Republicans outline tax plan ahead of General Assembly session

RICHMOND, Va. (AP) _ Virginia Republicans are outlining a tax plan they say avoids a “hidden” tax hike and is a better deal for lower and middle class taxpayers than Gov. Ralph Northam’s recent proposal. House Republican leaders released details of their plan Friday, ahead of the start of the legislative session. The GOP plan would allow taxpayers to itemize their state taxes even if they take the federal standard deduction while also increasing the amount of the state’s standard deduction. Republicans say their plan would allow Virginians to benefit more from the 2017 federal tax overhaul, which would provide the state a multi-billion dollar windfall if the state tax rates and deductions went unchanged. Northam, a Democrat, wants use the extra money to increase spending in certain areas and pad the state’s reserves.

Sorority suit: UVa said studying 25 hours a week is hazing

Photo: UVa

CHARLOTTESVILLE, Va. (AP) – A predominantly Latina sorority says it was wrongly punished for hazing by the University of Virginia after requiring its members to study 25 hours a week. The Daily Progress reports that Sigma Lambda Upsilon sued in September, saying the university agreed with a recruit who complained that being asked study so much violates the school hazing policy. The school suspended the sorority last March. The sorority, also known as Senoritas Latinas Unidas, says some classes and athletic programs have the same expectations regarding studying. It says the university is discriminating against the sorority because “racially different fraternal organizations” weren’t suspended over their hazing claims. The university claimed sovereign immunity in a November motion to dismiss, but the judge allowed the sorority to add university officials as defendants on Wednesday.

Northam outlines gun control proposals, but passage is unlikely

RICHMOND, Va. (AP) _ Virginia Gov. Ralph Northam is promoting a series of gun-control measures he says promote public safety while still respecting individual gun rights. The Democratic governor announced seven proposals at a Capitol news conference Friday ahead of the start of the legislative session next week. The proposals include a so-called “red flag” measure to take away guns temporarily from people who are considered dangerous. A number of other states have passed similar measures since a mass shooting at a Florida high school last year. All of the proposals have failed previously in the Republican-controlled General Assembly and will likely face a similar fate this year. But Northam and gun-control advocates say they believe there is a growing momentum on their side for stricter gun laws.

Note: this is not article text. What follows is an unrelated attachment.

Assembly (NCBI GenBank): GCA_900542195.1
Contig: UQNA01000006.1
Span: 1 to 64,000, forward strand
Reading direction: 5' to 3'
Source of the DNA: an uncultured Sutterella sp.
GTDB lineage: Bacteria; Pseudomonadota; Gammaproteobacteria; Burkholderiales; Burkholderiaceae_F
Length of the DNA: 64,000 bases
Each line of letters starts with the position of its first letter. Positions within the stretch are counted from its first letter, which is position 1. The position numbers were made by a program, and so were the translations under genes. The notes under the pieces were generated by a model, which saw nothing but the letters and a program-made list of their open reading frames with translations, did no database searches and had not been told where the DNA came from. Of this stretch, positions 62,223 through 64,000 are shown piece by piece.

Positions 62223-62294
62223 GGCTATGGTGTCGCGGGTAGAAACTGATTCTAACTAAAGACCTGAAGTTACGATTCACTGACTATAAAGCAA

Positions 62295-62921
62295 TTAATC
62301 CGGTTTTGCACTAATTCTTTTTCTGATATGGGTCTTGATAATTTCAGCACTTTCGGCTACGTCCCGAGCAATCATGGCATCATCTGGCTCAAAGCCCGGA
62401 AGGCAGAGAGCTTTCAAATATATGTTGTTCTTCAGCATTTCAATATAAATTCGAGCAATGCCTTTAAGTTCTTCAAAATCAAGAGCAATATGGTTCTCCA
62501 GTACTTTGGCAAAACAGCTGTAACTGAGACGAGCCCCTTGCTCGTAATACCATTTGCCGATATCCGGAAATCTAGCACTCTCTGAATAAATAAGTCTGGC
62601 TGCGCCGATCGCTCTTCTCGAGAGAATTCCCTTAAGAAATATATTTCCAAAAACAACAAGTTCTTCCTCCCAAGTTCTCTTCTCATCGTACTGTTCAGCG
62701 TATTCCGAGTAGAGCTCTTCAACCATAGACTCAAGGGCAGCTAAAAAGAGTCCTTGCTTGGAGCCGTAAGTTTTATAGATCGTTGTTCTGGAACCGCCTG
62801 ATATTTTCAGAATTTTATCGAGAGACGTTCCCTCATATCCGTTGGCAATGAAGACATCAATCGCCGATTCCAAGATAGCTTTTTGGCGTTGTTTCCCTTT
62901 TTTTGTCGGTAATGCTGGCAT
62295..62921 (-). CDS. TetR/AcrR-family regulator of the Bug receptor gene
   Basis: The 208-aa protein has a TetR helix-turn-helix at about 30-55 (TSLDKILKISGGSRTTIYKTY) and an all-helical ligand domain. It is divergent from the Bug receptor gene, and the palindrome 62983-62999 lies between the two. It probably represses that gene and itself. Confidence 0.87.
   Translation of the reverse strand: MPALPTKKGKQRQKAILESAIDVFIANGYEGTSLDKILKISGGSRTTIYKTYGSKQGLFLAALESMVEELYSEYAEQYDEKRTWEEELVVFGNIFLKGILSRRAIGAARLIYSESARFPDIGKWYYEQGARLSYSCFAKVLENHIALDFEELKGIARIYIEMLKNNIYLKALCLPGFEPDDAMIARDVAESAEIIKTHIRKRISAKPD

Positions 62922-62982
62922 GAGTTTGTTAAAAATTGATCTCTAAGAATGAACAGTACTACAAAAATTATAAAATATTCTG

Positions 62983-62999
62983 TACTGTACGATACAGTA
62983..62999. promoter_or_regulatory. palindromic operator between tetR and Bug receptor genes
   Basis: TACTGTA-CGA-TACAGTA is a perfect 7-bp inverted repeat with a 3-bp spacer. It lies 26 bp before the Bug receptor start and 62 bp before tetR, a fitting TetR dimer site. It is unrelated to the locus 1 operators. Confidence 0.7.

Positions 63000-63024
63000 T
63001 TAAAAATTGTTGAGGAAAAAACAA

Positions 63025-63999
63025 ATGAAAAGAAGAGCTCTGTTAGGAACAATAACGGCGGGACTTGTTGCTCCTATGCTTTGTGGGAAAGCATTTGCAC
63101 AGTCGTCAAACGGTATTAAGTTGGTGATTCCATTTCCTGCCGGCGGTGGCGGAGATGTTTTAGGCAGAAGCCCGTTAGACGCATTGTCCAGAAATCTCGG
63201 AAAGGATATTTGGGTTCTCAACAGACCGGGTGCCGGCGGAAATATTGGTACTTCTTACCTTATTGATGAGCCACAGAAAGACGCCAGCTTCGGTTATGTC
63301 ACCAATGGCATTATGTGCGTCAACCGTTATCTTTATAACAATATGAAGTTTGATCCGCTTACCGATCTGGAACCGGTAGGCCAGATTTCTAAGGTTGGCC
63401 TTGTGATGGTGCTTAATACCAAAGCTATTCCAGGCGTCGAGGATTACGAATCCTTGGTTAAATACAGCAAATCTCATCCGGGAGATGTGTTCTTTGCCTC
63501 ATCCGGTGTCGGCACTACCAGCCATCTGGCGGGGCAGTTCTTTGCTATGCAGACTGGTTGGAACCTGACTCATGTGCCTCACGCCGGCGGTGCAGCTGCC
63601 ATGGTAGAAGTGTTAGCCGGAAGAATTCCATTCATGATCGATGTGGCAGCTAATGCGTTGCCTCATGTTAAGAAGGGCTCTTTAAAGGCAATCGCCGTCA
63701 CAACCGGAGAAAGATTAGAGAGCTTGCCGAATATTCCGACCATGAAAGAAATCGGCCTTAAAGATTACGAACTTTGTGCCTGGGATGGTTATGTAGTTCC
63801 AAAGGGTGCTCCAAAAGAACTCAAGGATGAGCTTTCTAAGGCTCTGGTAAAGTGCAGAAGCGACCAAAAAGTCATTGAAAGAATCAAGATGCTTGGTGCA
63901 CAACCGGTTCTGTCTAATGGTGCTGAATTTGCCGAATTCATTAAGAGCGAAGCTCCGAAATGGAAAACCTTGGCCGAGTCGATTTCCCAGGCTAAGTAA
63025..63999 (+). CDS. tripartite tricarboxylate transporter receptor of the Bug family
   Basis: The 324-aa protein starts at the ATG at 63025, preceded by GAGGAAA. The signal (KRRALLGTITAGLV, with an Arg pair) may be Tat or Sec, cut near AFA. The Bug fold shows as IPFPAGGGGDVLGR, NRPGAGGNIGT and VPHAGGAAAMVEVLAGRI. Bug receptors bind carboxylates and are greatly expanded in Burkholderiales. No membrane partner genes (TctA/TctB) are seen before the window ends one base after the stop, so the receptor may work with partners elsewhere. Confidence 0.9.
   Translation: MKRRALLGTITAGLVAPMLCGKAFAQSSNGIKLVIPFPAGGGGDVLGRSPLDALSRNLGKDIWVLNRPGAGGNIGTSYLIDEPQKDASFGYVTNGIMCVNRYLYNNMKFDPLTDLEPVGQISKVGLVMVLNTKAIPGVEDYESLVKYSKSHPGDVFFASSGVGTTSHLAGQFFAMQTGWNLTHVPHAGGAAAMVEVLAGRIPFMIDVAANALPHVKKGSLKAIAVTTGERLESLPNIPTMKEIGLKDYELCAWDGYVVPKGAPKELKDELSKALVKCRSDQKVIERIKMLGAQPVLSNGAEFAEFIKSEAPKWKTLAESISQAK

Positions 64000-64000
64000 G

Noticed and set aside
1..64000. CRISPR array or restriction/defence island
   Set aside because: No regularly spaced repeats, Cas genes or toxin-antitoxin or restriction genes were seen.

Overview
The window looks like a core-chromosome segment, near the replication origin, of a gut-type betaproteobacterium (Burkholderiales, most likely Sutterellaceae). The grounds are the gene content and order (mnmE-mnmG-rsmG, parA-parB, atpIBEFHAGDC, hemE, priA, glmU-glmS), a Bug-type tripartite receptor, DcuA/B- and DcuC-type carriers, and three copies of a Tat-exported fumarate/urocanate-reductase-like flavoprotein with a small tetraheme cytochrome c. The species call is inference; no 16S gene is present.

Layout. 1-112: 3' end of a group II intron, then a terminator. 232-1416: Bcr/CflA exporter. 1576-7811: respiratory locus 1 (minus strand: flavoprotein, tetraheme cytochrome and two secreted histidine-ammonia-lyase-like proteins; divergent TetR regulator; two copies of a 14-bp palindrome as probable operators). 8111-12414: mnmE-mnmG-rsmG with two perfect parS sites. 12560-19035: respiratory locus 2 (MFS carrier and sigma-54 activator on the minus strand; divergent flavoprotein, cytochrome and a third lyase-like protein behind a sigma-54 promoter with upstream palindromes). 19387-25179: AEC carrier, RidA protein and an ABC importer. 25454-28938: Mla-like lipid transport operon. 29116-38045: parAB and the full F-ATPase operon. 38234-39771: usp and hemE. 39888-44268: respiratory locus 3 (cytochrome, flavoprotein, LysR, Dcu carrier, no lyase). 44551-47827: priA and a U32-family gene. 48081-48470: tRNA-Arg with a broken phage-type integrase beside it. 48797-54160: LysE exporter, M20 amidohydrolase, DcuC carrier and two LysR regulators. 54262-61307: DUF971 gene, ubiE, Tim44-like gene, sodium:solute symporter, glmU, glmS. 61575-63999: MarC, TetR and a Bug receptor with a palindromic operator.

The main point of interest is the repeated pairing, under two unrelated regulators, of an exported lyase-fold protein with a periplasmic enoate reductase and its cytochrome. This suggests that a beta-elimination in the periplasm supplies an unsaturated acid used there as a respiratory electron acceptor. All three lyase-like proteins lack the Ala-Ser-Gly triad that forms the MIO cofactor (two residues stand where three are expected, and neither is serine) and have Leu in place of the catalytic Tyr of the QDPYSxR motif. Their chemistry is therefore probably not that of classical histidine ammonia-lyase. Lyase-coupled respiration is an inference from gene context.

Perkins, Zaccheaus lead Virginia over South Carolina 28-0

Photo from AP

CHARLOTTE, N.C. (AP) — Shortly after winning the Belk Bowl and earning Virginia its first bowl victory since 2005, quarterback Bryce Perkins raised the bar.“This is the first step toward making big strides,” Perkins said. “Next year we want the Coastal Division — and the ACC championship.” That would mean knocking off perennial ACC power Clemson, which has won four straight conference titles. For now though, the Cavaliers (8-5) will have to settle for savoring a 28-0 victory over South Carolina in the Belk Bowl, a win that snapped the longest bowl drought in the ACC. Perkins threw three touchdown passes to Olamide Zaccheaus, the game’s Most Outstanding Player, and Virginia’s 14th-ranked pass defense dominated a South Carolina team that had averaged more than 38 points over its previous five games. Perkins completed 22 of 31 passes for 208 yards and ran for 81 yards. Zaccheaus had 12 catches for 100 yards and Jordan Ellis ran for 106 yards and a touchdown as Virginia held more than a 24-minute edge in time of possession.

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Woman charged with fatally shooting 6 puppies

MIDDLEBROOK, Va. (AP) — A Virginia woman is charged with fatally shooting six puppies and discarding their remains over an embankment.

News outlets report that the Augusta County Sheriff’s Office charged 39-year-old Betty G. Hemp, of Middlebrook, with six counts of felony animal cruelty and six misdemeanor charges of illegal dumping.

The sheriff’s office said Hemp was freed on $2,500 bond after her arrest Thursday.